Compared with the left side of the exhibit hall, which was dominated by images of racing and vintage Carreras, primarily in black and white and grays, the right hands side of the hall was light and bright, and featured artwork commissioned by TAG Heuer for the celebration, all of it inspired by the style of the 1960s.  The mobile in the center of the space was inspired by Alexander Calder, a stack of cubes built entirely of watch parts drew on the work of Cesar Baldaccini, and a shadow box inspired by Peter Blake was divided into 50 sections and focused on the five Carrera Panamericana road races staged from 1950 to 1954.  Other pieces drew on the work of Mark Rothko, Jackson Pollock and John Baldessari.

50 Years of Carrera -- Inspirations from the 1960s

50 Years of Carrera -- Inspirations from the 1960s50 Years of Carrera -- Inspirations from the 1960s

This space captured the feel of a living room from the 1960s, but there are clues that this is not just anyone’s living room.  It seems to be Jack Heuer’s living room.  We see the Eames armchair and ottoman, Jack Heuer’s favorite pieces of furniture.

50 Years of Carrera -- Inspirations from the 1960s

Enough About the Display . . . What About the Watches?

If you might be wondering whether Jeff Stein has lost his interest in watches, and is now focusing on design and architecture, let me assure you that nothing could be further from the truth.  Mark and I spent a lot of time at the display case in the center of the exhibition space, where TAGHeuer was presenting several of its newest models, as well as prototypes of the models that it will soon be introducing.

Display of Current and Concept Watches

We looked at a lot of watches, far too many to describe in this Scrapbook.  So let me show you four of the watches that I especially enjoyed seeing, learning about and — of course — wearing.

Jack Heuer Says “Happy 50th” to the Carrera

I begin with a confession.  As much as I liked the Jack Heuer 80th Birthday Carrera, launched in Fall 2012, I didn’t buy this watch.  Yes, I really liked it . . . a whole lot.  Several elements were particularly appealing to me – the large registers, the red accents, the traditional bi-compax design.  But as much as I admired this watch, I just kept wondering whether there might be a special Carrera coming out in 2013, for the Carrera’s 50thAnniversary, that I might like even better.

Jack Heuer 80th Birthday Carrera

Jack Heuer 80th Birthday Carrera

In Geneva, on January 21, 2013, the moment when I first saw the Carrera Calibre 1887 Jack Heuer Edition (which I will call the “Jack Heuer 50th Anniversary Carrera”), I felt much better about having passed on the Jack Heuer 80th Birthday Carrera.  You see, as much as I liked the 80th Birthday Carrera, I am absolutely thrilled with the Jack Heuer 50th Anniversary Carrera.

Jack Heuer 80th Birthday and 50th Anniversary Carreras

Jack Heuer 80th Birthday Carrera and 50th Anniversary Carrera, courtesy Calibre11.com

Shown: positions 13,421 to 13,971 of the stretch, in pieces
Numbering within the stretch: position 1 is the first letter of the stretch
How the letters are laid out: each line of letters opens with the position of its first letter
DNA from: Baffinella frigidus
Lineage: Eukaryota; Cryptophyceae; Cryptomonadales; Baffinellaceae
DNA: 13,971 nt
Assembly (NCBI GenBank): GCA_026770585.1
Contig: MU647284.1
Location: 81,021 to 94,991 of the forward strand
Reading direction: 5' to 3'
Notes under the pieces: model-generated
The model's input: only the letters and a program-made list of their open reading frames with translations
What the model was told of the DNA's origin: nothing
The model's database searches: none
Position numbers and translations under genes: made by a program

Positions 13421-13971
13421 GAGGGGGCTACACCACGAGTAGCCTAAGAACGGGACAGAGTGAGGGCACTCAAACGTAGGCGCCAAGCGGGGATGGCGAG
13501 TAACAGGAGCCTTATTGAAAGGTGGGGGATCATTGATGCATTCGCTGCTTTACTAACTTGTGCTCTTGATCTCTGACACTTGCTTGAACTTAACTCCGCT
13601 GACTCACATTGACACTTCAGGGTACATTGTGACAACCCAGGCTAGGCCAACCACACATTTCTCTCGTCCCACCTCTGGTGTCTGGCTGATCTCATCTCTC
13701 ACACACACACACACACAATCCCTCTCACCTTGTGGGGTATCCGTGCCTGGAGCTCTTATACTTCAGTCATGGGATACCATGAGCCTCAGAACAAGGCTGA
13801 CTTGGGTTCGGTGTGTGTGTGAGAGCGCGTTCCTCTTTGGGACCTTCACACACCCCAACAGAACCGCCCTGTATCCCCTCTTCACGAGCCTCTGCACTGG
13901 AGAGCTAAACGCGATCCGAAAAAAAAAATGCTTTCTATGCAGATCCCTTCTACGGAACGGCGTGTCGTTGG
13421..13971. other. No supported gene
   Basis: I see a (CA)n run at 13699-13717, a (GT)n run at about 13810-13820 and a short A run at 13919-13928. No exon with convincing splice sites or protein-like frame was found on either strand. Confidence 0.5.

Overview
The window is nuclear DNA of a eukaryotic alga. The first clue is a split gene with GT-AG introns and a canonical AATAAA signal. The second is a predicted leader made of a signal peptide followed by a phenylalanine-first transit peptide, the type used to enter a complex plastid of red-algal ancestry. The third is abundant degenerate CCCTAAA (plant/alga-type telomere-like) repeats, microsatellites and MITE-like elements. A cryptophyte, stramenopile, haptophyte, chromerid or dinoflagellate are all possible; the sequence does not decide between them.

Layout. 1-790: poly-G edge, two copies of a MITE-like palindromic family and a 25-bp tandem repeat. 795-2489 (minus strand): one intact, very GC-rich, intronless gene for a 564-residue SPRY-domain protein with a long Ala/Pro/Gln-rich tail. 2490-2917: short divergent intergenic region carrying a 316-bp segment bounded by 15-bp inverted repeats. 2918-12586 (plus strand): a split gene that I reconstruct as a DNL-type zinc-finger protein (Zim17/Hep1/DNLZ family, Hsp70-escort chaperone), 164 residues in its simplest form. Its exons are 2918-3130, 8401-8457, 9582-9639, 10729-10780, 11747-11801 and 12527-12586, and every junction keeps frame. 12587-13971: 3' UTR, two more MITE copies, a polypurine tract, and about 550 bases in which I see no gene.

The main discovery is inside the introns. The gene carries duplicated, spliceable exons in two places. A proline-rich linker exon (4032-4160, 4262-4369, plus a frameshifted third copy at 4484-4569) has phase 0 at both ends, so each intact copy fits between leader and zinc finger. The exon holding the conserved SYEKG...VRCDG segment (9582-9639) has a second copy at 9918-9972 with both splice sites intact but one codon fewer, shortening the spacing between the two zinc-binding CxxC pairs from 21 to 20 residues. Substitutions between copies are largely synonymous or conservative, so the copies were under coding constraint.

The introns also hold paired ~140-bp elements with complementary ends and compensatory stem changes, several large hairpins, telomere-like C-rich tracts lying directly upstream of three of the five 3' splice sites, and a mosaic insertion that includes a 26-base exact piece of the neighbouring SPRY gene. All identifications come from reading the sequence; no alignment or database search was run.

Measuring a hefty 45 millimeters, the Jack Heuer 50th Anniversary Carrera uses the same asymmetrical “bullhead” orientation and skeletonized lugs as TAG Heuer’s Mikrogirder 10,000 chronograph, shown below.  (This Mikrogirder was named Swiss Watch of the Year at the November 2012 Geneva Watchmaking Grand Prix, winning the “Aiguille d’Or” awardd.  The asymmetry comes in the fact that the top is raised, to allow better access to the pushers.


Jack Heuer 50th Anniversary Carrera

The front bezel of the Jack Heuer 50th Anniversary Carrera is coated in black titanium carbide, polished to a bright finish; the base of the case is steel, with a brushed and sandblasted finish.  The case-back is smoked sapphire, and bears the Heuer family coat of arms and Jack Heuer’s signature, both as we saw on the Jack Heuer 80th Birthday Carrera.

Jack Heuer 50th Anniversary Carrera

Jack Heuer 50th Anniversary Carrera

We can assume that the bullhead orientation of the Mikrogirder was required by some technical aspect of the unique movement.  In the case of the Jack Heuer 50th Anniversary Carrera, the bullhead orientation results from having a tri-compax design with the Calibre 1887 movement.  In other words, the movement is rotated, so that the registers are at 3-6-9, resulting in the crown and pushers being at 12.

As with the 2004 and 2012 “Jack Heuer” Carreras, the Jack Heuer 50th Anniversary Carrera employs what must be Jack’s favorite colors.  The center of the dial is silver; the registers are a contrasting darker gray, and the outer band of the dial is “sunray anthracite”, carrying applied steel markers.  The inner bezel (flange) has a combination tachymeter and pulse scale.  As on Jack Heuer’s earlier Carreras, accents are red.

[Above — Jack Heuer 40th Anniversary Carrera (left) and 80th Birthday Carrera (right)]

I am completely “taken” with the Jack Heuer 50th Anniversary Carrera:  TAG Heuer’s use of the stopwatch motif in its Haute Horologerie collection – Mikrograph, Mikrotimer and Mikrogrider – struck me as nothing short of brilliant.  Now we have this motif in a Carrera that will be part of TAG Heuer’s primary catalog.  In late 2010, I bought one of the first available Calibre 1887 Carreras, and have been very happy with this movement.  Every stop, start and reset confirms that this is an excellent movement.  Having the Calibre 1887 movement in a Jack Heuer Carrera is the best of all worlds, for an affordable Carrera.

Jack Heuer 50th Anniversary Carrera